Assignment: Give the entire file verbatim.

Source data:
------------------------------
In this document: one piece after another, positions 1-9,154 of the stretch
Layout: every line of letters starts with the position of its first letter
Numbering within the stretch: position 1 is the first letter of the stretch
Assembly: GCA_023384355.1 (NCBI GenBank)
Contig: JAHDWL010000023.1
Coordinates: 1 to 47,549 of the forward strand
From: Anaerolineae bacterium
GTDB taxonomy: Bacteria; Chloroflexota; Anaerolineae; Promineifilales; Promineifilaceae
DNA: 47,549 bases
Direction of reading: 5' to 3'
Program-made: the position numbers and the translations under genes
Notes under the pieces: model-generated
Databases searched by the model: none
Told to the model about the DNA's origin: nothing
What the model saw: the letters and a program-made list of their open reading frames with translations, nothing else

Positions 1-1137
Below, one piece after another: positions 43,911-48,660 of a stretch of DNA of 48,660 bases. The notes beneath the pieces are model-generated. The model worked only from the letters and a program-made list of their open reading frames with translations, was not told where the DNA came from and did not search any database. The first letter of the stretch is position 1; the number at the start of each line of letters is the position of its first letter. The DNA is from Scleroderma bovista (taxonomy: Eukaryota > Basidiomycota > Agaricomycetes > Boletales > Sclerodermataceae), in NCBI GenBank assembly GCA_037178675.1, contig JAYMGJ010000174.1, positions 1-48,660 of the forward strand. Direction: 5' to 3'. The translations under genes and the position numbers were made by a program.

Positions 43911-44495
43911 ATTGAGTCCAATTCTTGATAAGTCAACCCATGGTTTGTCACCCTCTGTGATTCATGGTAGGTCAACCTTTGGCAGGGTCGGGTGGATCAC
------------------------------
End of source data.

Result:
In this document: one piece after another, positions 1-9,154 of the stretch
Layout: every line of letters starts with the position of its first letter
Numbering within the stretch: position 1 is the first letter of the stretch
Assembly: GCA_023384355.1 (NCBI GenBank)
Contig: JAHDWL010000023.1
Coordinates: 1 to 47,549 of the forward strand
From: Anaerolineae bacterium
GTDB taxonomy: Bacteria; Chloroflexota; Anaerolineae; Promineifilales; Promineifilaceae
DNA: 47,549 bases
Direction of reading: 5' to 3'
Program-made: the position numbers and the translations under genes
Notes under the pieces: model-generated
Databases searched by the model: none
Told to the model about the DNA's origin: nothing
What the model saw: the letters and a program-made list of their open reading frames with translations, nothing else

Positions 1-1137
Below, one piece after another: positions 43,911-48,660 of a stretch of DNA of 48,660 bases. The notes beneath the pieces are model-generated. The model worked only from the letters and a program-made list of their open reading frames with translations, was not told where the DNA came from and did not search any database. The first letter of the stretch is position 1; the number at the start of each line of letters is the position of its first letter. The DNA is from Scleroderma bovista (taxonomy: Eukaryota > Basidiomycota > Agaricomycetes > Boletales > Sclerodermataceae), in NCBI GenBank assembly GCA_037178675.1, contig JAYMGJ010000174.1, positions 1-48,660 of the forward strand. Direction: 5' to 3'. The translations under genes and the position numbers were made by a program.

Positions 43911-44495
43911 ATTGAGTCCAATTCTTGATAAGTCAACCCATGGTTTGTCACCCTCTGTGATTCATGGTAGGTCAACCTTTGGCAGGGTCGGGTGGATCAC